Aug. 16, 2016 | So many great things are happening with autism research, outreach and community engagement that it’s hard to fit it all into one event.
“We would need twice, thrice the size of this room if we included everything that we are doing in autism research,” said Maya Lopez, M.D., UAMS associate professor and Arkansas Autism Treatment Network principal investigator.
Lopez was referring to the research posters lining the walls of Chairman’s Hall at Arkansas Children’s Hospital, which hosted the Aug. 9 town hall event, a partnership between UAMS, the Arkansas Autism Treatment Network, Autism Speaks and Arkansas Children’s Hospital.
In addition to mingling with researchers, participants heard from speakers about the Arkansas Autism Treatment Network, two autism programs called CoBALT and ECHO, and family care navigators. Together they kicked off the 2016 Arkansas Autism Speaks Walk and were entertained by performances from the Cheer City United Kronos Team, featuring special needs cheerleaders.
Ed Buckner, chief meteorologist with KTHV Channel 11 and parent to a daughter on the autism spectrum, emceed the event and said that Arkansas is lucky to have an Autism Treatment Network site in Arkansas. The grant was received by Arkansas Children’s Research Institute and the clinic is held at the UAMS James L. Dennis Developmental Center. It is one of only 14 such sites in North America. ATN sites have the collaborative goal of sharing research and improving outcomes for autism patients and their families.
“Through Autism Speaks and ATN, we continue to make a big difference in treatment outcomes for children with autism and on the autism spectrum,” Buckner said.
Buckner admired the audience of clinical professionals, families and community members.
“There’s a great support network out there now that wasn’t always there 30-40 years ago,” Buckner said.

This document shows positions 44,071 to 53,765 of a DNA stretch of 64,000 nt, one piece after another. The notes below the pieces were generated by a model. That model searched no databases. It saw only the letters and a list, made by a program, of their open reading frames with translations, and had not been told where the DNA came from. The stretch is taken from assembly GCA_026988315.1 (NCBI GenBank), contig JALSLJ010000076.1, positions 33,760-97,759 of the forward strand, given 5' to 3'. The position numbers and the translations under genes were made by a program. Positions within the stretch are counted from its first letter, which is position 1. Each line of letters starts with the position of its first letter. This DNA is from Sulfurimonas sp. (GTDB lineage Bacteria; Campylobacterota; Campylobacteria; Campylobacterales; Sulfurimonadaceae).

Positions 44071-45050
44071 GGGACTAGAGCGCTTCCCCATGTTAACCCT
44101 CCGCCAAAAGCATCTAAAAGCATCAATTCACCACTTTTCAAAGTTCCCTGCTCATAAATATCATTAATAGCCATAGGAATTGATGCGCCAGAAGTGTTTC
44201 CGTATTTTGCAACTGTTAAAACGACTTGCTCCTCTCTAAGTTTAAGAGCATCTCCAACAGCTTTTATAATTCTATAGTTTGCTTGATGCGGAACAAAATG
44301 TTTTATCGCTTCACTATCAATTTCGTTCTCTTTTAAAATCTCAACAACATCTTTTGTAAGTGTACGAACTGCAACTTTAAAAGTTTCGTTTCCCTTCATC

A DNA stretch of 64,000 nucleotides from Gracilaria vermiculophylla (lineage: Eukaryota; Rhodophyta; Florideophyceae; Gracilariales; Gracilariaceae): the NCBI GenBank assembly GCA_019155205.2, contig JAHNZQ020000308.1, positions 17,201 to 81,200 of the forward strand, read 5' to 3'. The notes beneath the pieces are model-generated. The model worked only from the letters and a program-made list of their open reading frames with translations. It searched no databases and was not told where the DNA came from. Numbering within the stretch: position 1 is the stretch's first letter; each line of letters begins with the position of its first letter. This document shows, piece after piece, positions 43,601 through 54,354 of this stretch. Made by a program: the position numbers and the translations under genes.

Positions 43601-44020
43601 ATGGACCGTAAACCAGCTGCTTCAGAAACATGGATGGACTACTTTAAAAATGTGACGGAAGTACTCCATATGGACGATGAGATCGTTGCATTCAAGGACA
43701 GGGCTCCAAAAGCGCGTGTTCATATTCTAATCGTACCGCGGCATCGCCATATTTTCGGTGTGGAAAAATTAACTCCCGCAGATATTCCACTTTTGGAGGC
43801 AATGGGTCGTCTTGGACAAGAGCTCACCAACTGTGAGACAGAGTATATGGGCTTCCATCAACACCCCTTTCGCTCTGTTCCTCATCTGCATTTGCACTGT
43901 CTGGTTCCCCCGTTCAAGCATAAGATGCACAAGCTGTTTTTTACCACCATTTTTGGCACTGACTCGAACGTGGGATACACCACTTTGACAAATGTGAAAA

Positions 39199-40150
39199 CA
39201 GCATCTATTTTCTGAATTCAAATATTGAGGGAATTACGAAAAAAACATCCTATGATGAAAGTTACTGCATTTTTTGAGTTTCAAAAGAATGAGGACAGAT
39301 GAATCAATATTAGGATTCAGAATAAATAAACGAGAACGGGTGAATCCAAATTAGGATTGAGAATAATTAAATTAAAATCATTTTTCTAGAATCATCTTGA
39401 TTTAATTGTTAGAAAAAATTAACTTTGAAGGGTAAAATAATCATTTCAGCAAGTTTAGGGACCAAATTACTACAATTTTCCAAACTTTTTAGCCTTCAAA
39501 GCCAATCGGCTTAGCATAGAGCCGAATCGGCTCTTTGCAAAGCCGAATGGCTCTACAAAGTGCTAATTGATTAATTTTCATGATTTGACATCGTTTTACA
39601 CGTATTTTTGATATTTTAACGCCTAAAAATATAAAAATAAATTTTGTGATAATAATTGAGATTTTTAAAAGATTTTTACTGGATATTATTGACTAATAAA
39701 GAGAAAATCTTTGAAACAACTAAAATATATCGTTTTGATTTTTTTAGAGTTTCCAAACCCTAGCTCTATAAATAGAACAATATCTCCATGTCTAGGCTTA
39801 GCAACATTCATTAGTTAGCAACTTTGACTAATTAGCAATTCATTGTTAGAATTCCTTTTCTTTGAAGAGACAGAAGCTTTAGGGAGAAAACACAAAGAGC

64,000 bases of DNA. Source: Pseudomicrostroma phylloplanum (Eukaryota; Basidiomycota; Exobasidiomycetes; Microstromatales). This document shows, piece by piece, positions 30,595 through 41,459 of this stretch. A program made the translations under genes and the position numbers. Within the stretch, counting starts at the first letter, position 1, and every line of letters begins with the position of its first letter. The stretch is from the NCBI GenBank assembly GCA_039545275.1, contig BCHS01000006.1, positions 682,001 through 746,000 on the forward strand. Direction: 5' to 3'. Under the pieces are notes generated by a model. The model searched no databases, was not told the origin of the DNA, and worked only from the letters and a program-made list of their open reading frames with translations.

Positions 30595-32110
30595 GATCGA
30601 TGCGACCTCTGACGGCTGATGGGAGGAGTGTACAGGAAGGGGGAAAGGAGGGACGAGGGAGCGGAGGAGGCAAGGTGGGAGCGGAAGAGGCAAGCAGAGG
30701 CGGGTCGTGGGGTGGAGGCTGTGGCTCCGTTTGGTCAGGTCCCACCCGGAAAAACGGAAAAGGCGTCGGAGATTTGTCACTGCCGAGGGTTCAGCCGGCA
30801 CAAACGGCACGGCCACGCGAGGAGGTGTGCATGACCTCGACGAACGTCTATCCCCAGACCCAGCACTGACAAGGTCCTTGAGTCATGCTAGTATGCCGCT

Jayne Bellando, Ph.D., associate professor of pediatrics at UAMS and ATN lead behavioral scientist, said that great strides have been made, but there is still work to be done.
“We are all in this together,” Bellando said, explaining one ongoing Dennis Development Center project and introducing speakers to talk about two others.
With the CoBALT project – Community-Based Autism Liaison and Treatment – the team at the Dennis Development Center has partnered with 11 physicians and speech pathologist teams throughout the state to train them to be the first line of defense in flagging patients for autism services or redirecting others to get assistance with different diagnoses – all without the family having to come to Little Rock. They are hoping to get even more teams trained to provide better access to services across the state.
Similarly, the Extension for Community Health Outcomes (ECHO) project is all about expanding access to services in rural areas, with the focus on information sharing among physicians. Funded by a grant from Autism Speaks, the physicians will discuss autism topics via web-based platforms weekly or biweekly. Arkansans drive an average of 40 miles to see a doctor, Lopez said.
“It moves knowledge, not people. Patients don’t need to travel so far to see a doctor,” said Lopez, who is taking recommendations for doctors and advanced practice nurses to participate.
While CoBALT and ECHO focus on helping families get a diagnosis, the family care navigators who are part of the Autism Treatment Network are intended to help parents post-diagnosis. At the
Arkansas Autism Treatment Network program, parents Angeletta Giles and Teresa Dannaway play that role, whereas other programs typically employ social workers or other professionals.
“I think there’s a benefit there in that we actually know what it’s like,” Giles said. “It’s not just a job for us; it’s our life.”
“We want to pay it forward because we know what it’s like to feel lost when you first get the diagnosis,” Dannaway said.
Echoing the concept of “We’re all in this together,” Richard Jacobs, M.D., chairman of the Department of Pediatrics at UAMS and pediatrician-in-chief at Arkansas Children’s Hospital, shifted the spotlight to fundraising for autism research.
“You know who the heroes are to me? It’s the people who fight this battle every day to find the funds to fund the research to help these children,” Jacobs said.
Dawn Itzkowitz, Arkansas Autism Speaks Walk chairwoman, kicked off the 2016 walk with the help of the crowd.
“It’s an amazing event,” Itzkowitz said. “It is a day when we celebrate our families and our loved ones.”
The Autism Speaks Walk is the world’s largest awareness and fundraising event for autism. The Arkansas event is at 10:30 a.m. Oct. 1 at the Clinton Presidential Center. The 2016 goal is to raise $115,500 to support research and treatment programs. More information is available at AutismSpeaksWalk.org.